President Obama and British Prime Minister David Cameron agreed Tuesday to plan for the "full spectrum of possible responses" on Libya including an arms embargo and a no-fly zone.
The White House emphasis on a full spectrum of responses, in a statement on a phone call Tuesday between the two leaders, underscored the potential for a military response from the U.S. and its NATO allies as Libya slips from Moammar Gadhafi's grip and into civil war.
The White House said Obama and Cameron agreed that the objective must be an end to violence and the departure of Gadhafi "as quickly as possible."
The two "agreed to press forward with planning, including at NATO, on the full spectrum of possible responses, including surveillance, humanitarian assistance, enforcement of the arms embargo, and a no-fly zone," the White House said.
Enforcing a no-fly zone would likely involve a complex commitment of U.S. military might, but there have been increasing calls for one as forces loyal to Gadhafi hammer rebels with airstrikes. The estimates of deaths range from hundreds to thousands.
The president's most senior national security advisers are to meet Wednesday to outline what steps are realistic and possible to pressure Gadhafi to end the violence and leave power, officials said.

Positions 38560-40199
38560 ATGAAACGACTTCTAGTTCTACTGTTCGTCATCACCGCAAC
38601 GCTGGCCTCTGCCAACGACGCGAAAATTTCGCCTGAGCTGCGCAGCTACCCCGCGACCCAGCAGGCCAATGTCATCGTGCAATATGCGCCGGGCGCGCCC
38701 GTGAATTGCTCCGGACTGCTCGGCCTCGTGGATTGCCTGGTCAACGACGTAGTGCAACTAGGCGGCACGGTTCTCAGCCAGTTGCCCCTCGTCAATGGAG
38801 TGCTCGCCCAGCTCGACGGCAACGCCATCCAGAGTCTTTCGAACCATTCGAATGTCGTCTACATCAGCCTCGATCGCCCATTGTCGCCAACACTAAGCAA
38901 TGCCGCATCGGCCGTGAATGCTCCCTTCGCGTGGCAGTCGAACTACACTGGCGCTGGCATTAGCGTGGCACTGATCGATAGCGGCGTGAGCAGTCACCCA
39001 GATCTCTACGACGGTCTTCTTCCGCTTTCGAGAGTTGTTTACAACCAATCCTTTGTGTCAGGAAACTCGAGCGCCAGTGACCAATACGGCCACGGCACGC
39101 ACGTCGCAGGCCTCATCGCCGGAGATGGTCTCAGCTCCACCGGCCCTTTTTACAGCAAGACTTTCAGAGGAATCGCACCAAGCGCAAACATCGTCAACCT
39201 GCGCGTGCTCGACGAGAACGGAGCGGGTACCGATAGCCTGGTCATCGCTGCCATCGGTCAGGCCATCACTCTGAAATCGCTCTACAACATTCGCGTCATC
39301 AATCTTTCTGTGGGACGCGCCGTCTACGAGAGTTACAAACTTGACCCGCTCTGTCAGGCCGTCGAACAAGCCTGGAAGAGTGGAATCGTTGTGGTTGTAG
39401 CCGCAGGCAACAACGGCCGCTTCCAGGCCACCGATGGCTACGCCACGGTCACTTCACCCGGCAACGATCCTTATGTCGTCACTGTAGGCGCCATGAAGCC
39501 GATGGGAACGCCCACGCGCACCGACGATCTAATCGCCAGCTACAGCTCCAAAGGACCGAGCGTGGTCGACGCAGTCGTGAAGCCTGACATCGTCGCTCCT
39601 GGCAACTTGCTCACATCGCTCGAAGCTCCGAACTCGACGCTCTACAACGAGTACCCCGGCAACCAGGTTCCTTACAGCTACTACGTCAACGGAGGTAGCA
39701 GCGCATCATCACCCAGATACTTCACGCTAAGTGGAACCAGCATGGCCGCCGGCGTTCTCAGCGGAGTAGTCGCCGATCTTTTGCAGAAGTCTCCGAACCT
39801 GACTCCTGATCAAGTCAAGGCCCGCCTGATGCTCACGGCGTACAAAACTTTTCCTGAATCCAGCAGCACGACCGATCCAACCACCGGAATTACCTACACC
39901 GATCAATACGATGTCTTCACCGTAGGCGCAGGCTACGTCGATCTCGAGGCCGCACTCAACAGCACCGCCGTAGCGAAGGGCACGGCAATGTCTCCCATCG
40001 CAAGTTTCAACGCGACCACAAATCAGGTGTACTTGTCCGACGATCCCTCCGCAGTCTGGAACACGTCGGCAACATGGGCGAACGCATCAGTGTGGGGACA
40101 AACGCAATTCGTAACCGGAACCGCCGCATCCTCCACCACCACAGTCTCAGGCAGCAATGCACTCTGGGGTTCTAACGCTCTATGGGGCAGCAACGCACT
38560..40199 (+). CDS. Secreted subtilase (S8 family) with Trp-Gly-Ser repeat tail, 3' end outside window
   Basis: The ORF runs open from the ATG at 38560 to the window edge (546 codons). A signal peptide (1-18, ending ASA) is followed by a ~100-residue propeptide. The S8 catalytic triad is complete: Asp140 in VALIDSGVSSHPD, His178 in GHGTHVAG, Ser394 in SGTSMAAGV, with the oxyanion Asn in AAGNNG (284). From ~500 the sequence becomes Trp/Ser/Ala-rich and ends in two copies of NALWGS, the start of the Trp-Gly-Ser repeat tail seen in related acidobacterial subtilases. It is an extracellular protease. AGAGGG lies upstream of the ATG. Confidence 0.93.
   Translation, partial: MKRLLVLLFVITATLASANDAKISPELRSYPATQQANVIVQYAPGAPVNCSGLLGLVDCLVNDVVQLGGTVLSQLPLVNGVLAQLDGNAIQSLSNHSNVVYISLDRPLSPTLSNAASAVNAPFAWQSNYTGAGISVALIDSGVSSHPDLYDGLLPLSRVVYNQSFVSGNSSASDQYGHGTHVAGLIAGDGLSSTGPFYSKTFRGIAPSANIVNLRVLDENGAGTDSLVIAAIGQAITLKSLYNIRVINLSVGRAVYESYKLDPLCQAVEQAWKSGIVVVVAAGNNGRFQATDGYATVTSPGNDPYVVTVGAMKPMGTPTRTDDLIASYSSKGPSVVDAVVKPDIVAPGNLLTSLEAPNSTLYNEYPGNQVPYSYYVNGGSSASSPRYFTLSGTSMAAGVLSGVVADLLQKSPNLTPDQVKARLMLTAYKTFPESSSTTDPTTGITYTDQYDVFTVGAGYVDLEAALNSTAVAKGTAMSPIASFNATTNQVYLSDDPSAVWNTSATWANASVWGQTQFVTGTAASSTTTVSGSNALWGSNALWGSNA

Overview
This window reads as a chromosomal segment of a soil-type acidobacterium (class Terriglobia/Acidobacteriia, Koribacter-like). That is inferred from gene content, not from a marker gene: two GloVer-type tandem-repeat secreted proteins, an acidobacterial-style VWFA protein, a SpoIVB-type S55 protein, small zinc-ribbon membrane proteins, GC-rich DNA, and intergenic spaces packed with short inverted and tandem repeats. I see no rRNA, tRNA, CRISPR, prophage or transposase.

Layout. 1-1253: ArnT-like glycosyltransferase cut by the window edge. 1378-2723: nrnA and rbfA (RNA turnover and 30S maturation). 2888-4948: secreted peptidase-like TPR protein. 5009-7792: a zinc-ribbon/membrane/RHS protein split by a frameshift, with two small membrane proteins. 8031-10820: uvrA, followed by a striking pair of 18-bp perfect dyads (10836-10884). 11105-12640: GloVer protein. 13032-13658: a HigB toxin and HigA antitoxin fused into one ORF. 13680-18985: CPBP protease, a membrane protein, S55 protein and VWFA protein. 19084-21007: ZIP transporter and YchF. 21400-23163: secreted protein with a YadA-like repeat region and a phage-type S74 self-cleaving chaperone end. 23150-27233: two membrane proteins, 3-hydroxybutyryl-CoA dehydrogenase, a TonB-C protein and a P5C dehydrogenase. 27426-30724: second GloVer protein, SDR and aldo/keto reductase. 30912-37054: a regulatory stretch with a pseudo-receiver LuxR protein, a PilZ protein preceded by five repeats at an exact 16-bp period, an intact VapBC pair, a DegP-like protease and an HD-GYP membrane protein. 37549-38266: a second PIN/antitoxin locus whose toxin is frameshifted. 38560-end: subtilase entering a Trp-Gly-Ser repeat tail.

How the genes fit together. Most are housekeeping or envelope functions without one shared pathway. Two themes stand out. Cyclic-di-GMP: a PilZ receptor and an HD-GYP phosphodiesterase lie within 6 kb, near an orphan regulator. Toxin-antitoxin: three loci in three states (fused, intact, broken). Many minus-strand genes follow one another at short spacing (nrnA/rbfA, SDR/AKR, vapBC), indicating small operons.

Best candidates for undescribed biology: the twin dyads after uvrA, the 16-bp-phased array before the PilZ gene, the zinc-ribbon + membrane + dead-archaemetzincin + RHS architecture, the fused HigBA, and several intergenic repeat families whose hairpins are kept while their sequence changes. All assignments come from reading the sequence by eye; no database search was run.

A meeting of the president's highest level advisers held at the White House will examine the ramifications of a no-fly zone over Libya and potential military options, although the final decision will rest with Obama, the officials said, speaking on condition of anonymity to discuss internal administration deliberations.
Secretary of State Hillary Rodham Clinton, National Security Adviser Tom Donilon and CIA chief Leon Panetta are among those expected to attend, the officials said. Defense Secretary Robert Gates is abroad, but someone from his staff will represent the department, they said.